So, I should get a linear instead of a circular polarizing filter? I only have 2 lenses. I have the kit lens that came with my k-r and a tamron 70-300. I've never used a filter before. Should I get one for each lens? Or should I get one and then a step up or down ring?

Thank you. You guys are a great help!
03-26-2012, 11:01 AM   #11
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QuoteOriginally posted by mom2mny Quote
I take alot of my pictures outdoors. I've noticed that the sky in my pictures is not the color I'm actually seeing. So, I'm hoping to get closer to that with the polarizing filter.
Well, the sky is blue, really really really blue and somewhat more blue than you are actually seeing in most cases, a CPL will make the sky look quite a bit better (may still not look like what you are seeing, but will look better). When shooting these outdoor snaps, you may want to focus more on exposure as it sounds like you are getting the "common" blown out sky from an improperly balanced exposure: Always Remember This -> As sophisticated as our digital cameras are (now and even 100 years from now), there is [no replacement for] and there never will be [a good replacement for] user defined or manual exposure parameters!!!
03-26-2012, 11:19 AM   #12
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I would suggest you get a Polarizer for your most used lens to see what it does for you.It works for shooting clouds and sky also water.Vivitar and others have variable ND filters for little money,they are glass and work well.Buying a cheap plexiglass filter kit might not be a good idea.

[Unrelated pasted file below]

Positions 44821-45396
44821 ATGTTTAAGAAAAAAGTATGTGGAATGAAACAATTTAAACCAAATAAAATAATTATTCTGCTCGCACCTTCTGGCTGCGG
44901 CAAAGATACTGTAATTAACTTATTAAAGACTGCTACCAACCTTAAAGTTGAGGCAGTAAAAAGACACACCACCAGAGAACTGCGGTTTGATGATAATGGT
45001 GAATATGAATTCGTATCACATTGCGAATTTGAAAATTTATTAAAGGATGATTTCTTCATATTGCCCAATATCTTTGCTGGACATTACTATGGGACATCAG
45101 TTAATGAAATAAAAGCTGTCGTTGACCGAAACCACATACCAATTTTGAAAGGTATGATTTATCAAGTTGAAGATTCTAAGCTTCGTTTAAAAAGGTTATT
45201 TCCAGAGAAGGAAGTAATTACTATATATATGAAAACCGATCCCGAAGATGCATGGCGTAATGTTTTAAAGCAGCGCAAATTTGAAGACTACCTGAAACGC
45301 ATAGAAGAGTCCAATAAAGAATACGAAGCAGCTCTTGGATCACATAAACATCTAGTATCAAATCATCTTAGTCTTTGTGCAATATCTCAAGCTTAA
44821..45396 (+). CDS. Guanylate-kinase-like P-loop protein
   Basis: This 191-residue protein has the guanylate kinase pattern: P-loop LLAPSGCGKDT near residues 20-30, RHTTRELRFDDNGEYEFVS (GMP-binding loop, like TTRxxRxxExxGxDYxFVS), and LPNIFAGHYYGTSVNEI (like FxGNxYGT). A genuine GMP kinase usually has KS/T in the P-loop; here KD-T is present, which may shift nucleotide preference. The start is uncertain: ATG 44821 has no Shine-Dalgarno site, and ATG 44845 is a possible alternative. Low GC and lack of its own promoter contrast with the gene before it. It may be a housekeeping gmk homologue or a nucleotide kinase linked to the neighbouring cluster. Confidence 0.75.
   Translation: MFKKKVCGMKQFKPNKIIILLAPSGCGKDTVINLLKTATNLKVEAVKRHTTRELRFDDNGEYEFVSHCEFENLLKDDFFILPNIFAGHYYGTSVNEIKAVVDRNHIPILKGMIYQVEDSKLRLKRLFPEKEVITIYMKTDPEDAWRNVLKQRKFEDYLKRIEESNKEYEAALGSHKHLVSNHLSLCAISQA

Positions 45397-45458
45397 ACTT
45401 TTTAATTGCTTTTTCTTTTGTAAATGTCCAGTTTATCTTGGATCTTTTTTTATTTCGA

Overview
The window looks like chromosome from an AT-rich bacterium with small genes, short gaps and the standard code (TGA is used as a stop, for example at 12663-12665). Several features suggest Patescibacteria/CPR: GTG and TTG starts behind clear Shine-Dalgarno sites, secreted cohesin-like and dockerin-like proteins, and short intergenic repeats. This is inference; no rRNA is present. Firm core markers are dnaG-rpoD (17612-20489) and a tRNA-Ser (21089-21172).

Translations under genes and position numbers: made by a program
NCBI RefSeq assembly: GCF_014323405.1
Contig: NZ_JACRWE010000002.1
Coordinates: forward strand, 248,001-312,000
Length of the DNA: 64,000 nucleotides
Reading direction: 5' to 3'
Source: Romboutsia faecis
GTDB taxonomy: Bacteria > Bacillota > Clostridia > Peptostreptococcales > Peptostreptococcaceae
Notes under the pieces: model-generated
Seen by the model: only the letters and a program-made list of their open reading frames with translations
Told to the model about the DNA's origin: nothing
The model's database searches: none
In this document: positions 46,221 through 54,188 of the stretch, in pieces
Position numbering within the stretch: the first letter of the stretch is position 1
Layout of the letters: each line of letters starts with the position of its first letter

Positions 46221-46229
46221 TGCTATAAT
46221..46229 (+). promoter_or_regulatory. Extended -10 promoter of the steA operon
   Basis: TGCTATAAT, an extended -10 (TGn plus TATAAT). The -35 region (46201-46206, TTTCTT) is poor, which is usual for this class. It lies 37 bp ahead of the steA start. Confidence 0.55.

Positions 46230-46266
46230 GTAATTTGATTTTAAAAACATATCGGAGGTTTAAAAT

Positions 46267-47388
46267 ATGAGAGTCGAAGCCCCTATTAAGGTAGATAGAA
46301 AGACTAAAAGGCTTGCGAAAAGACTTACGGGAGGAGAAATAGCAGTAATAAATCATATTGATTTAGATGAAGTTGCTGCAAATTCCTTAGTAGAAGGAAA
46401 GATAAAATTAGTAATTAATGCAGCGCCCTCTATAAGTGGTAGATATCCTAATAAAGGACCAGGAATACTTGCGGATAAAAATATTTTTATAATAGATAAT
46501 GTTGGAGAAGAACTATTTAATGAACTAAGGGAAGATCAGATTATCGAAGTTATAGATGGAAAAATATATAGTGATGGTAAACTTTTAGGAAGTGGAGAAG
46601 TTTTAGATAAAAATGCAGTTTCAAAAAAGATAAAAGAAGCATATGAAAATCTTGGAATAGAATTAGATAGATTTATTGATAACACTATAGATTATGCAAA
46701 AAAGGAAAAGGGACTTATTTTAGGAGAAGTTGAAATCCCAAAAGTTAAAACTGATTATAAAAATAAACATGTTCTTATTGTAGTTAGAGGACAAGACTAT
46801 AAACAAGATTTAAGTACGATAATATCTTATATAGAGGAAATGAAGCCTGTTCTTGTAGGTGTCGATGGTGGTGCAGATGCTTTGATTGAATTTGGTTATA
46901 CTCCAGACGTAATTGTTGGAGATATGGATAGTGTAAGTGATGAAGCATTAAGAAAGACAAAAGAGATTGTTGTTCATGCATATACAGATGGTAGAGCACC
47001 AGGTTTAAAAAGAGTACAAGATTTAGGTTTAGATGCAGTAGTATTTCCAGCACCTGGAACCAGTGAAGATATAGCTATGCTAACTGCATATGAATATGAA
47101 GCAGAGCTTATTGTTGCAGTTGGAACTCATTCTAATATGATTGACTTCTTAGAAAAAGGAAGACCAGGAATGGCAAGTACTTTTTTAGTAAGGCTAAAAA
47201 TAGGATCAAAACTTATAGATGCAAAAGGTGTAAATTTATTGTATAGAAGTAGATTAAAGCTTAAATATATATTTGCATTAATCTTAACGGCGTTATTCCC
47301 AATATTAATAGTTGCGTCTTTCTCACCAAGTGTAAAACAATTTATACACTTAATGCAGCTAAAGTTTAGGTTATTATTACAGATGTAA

Jake
03-26-2012, 12:04 PM   #13
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Would one of these be good?
Amazon.com: Hoya 62mm Circular Polarizing PL-CIR HMC Multi-Coated Filter: Electronics

or

Amazon.com: Tiffen 62mm Circular Polarizer: Camera & Photo
03-26-2012, 04:13 PM   #14
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What lenses do you have? I know you have the kit, so that would require a 52mm filter.

The Hoya filter you linked looks OK, I'm not a fan of Tiffen, though.
03-28-2012, 05:03 PM   #15
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QuoteOriginally posted by mom2mny Quote
I have a pentax k-r. I'm thinking about getting a filter kit that includes a uv fiter, nd filter, and polarizer filter. Is this the way to go? Would you recommend tiffen or hoya? I've seen good reviews for the tiffen but haven't seen reviews for the hoya. I have a 52mm lens and a 62mm lens. Should I get the size for my bigger lens?

Thank you!
All good advice and I too would go for and use a polarizer filter!

However, you need to let us know what lenses you have and if they are Internal Focusing type lenses. If they are not Internal Focusing, a polarizer filter will be darn hard to use if not mind blowing

But yes, a polarizer will help eliminate some unwanted glare and reflections. I use one when I know I'll be in harsh lighting, like the beach etc. Your second best choice MAYBE an ND filter...

As per your question circular or linear: Polarizers